These brushstroke performance exercises named “Indelible Presence Brush Practice” came forth quite readily, with fresh variations continuing to this day. They provide an expressive counterpart to the introspection of retreat by mirroring the basic stages of mindfulness meditation practice. Arising out of the outdoor—preferably wilderness—environments we practice in, and the studio arrangements that I create ahead of our sessions designed to support the basic brushstroke practice we do each day, each retreat with its unique community of participants results in organic and uniquely fresh art performances. By performance, I mean a singular or group activity done to consciously arouse mindfulness, presence, and wonderment, in this case through art.

Making time for meditation retreats has often been an annual part of my life, inspiring and guiding my artistic career. And as I have touched upon already, I feel that visual “art” expresses the unspoken word. My first retreat occurred in 1970—a two-week anapana/vipashyana retreat, based in the practices of the Theravada tradition. It was a very significant experience for me—establishing firmly my return to retreat again and again—to meditate in supportive environments with discipline and guidance.

In between retreats was the time for studying the philosophy and epistemology presented in the Buddhist sutras and tantras through their respective commentaries. Meditation in the Buddhist tradition is a training of the mind with the co-existing development of heart-felt compassion. Through this path of wakeful and ethical intention, wisdom develops into the realization of the true nature. The visual discovery process I felt drawn to was now laced with techniques to explore the inner aspects of my mind and experiences—techniques used for centuries and with proven results. My “time in the studio” provides an analogous opportunity, whether the creative process is occurring indoors or outdoors. I refer to this as my studio environment and studio embodiment time. Making art holds all the discovery opportunities, just as meditation retreat time does. For me, they are strong complimentary to one another.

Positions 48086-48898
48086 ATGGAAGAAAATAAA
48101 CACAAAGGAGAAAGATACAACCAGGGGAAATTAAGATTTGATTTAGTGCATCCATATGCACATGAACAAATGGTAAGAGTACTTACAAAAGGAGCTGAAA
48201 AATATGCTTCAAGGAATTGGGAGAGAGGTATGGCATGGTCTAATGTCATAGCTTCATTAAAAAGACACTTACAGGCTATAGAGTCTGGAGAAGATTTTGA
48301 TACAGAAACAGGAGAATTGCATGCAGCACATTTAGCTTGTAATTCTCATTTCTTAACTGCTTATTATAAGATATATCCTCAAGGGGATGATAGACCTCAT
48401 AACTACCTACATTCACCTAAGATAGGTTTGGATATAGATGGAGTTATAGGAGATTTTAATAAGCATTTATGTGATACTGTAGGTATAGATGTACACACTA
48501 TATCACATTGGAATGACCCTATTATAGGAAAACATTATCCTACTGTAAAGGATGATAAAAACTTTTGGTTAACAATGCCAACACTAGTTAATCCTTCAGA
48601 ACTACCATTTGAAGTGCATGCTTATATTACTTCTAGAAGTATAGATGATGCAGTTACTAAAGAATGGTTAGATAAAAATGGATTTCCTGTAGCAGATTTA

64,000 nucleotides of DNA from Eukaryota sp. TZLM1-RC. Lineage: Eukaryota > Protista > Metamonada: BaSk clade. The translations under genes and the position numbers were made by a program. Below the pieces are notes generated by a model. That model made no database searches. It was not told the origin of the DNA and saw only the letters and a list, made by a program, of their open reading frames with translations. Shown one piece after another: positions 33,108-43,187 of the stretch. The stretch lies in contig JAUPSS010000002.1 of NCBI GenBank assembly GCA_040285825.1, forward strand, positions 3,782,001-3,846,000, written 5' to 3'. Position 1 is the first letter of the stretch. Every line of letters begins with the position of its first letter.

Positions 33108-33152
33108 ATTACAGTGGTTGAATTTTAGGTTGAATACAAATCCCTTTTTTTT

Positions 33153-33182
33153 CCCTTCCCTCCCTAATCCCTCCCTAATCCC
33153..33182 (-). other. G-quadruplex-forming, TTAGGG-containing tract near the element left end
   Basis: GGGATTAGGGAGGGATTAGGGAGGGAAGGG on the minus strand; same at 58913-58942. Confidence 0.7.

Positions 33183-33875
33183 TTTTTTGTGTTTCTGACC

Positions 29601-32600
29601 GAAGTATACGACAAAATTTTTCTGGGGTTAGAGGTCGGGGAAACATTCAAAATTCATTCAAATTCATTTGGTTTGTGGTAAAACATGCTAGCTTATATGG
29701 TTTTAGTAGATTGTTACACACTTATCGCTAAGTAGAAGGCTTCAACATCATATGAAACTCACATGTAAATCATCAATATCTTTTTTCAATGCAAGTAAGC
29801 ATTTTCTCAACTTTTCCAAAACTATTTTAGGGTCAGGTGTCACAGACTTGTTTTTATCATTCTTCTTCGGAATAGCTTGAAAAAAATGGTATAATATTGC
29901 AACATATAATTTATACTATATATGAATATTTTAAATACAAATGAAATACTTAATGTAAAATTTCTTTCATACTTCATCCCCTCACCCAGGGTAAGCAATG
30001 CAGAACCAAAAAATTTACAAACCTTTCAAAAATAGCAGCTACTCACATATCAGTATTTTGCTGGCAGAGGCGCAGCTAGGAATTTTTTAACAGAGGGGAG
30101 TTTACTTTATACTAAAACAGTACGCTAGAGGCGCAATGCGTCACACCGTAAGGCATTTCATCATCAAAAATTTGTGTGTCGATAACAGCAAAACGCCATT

Writing from my personal experience, the insights and effects of meditation can be expressed through creating visual works of art. Likewise, creating works of art can support one’s meditative journey profoundly. Performance art is an active expression of this natural creativity. This can happen in my studio environment alone, or through outdoor group dynamic situations, such as “One Continuous Gesture.” Art has the power to access a different part of all of us. This part transcends race, color, creed, gender, political persuasion, and national boundaries. This is good news. This kind of news is appropriate right now. Art can bring us together, honoring diversity, pointing to challenges and changes needed, and underscoring our amazing humanity that fortunately remains defined within the natural cycle of all beings’ evolution. And art can bring truth and joy into our lives. Let’s capture the moment, be present for one another, and develop kindness and clarity in our intentions and actions. The Buddha did.

Art and the spiritual are linked together in how I view the world, which I consider the portal of a true spiritual life. My spiritual life is the path of creating works of art intertwined with the path of meditation methods that keep me connected to this reality. The wisdom of the Buddha’s attainment and the subsequent meditation forms he taught underscore this buoyant and prodigious association. Spiritual life is a living system developing as we age, akin to physical development yet capable of nurturing an enduring joy and vitality at any age. Now in the later part of my creative life, I wish to delve more deeply into the contemporary aspect of my painting and performance career.

This article has taken me from childhood through adulthood and, with this question, to the present direction of my career as a visual artist and educator. The influence of the teaching and meditation guidance stemming from Shakyamuni Buddha’s enlightenment, is my muse both experientially and symbolically.

I would like to conclude by saying a little about the art that is beginning to appear now in my studio. As I mentioned, I am poised to delve more deeply into the contemporary aspects of my painting, performance, and contemplative education career. One result of this intention is of a nurturing collaboration forming with an ecology and environmental institute on the Hawaiian Islands. Creating and installing artwork commissioned specifically for the land, its grounds and buildings, while analogous to the actual artwork, designing and introducing contemplative education practices that will compliment the Institute’s core values. Having art and contemplative education practices support the place-based experiential learning programs the physical land offers, now and into the future, has captured my attention fully. I am very inspired by this collaboration. It actively cares for the health of our future and generations to come, through honoring both the enduring discoveries of age-proven indigenous wisdom and present-day scientific knowledge that we witness daily.

Interestingly, the artwork I have begun to design is also touching into my own ethnic Dutch-Hawaiian heritage. Art carrying such a global unifying message is palpable. Capable of reflecting a tangible certainty that touches us uniquely because it has the potential to “reach into our minds” and touch our enduring hearts. So, I will close now and turn attention once again to the drawing board with this appealing and challenging project before me.

Cynthia Moku is an accomplished artist in Japanese brushwork and Buddhist scroll painting. A student of Kyabje Kalu Rinpoche, among others, Cynthia is the founder of Naropa University’s Visual Art Degree Program. Learn more about Cynthia Moku and her artwork at cynthiamoku.com.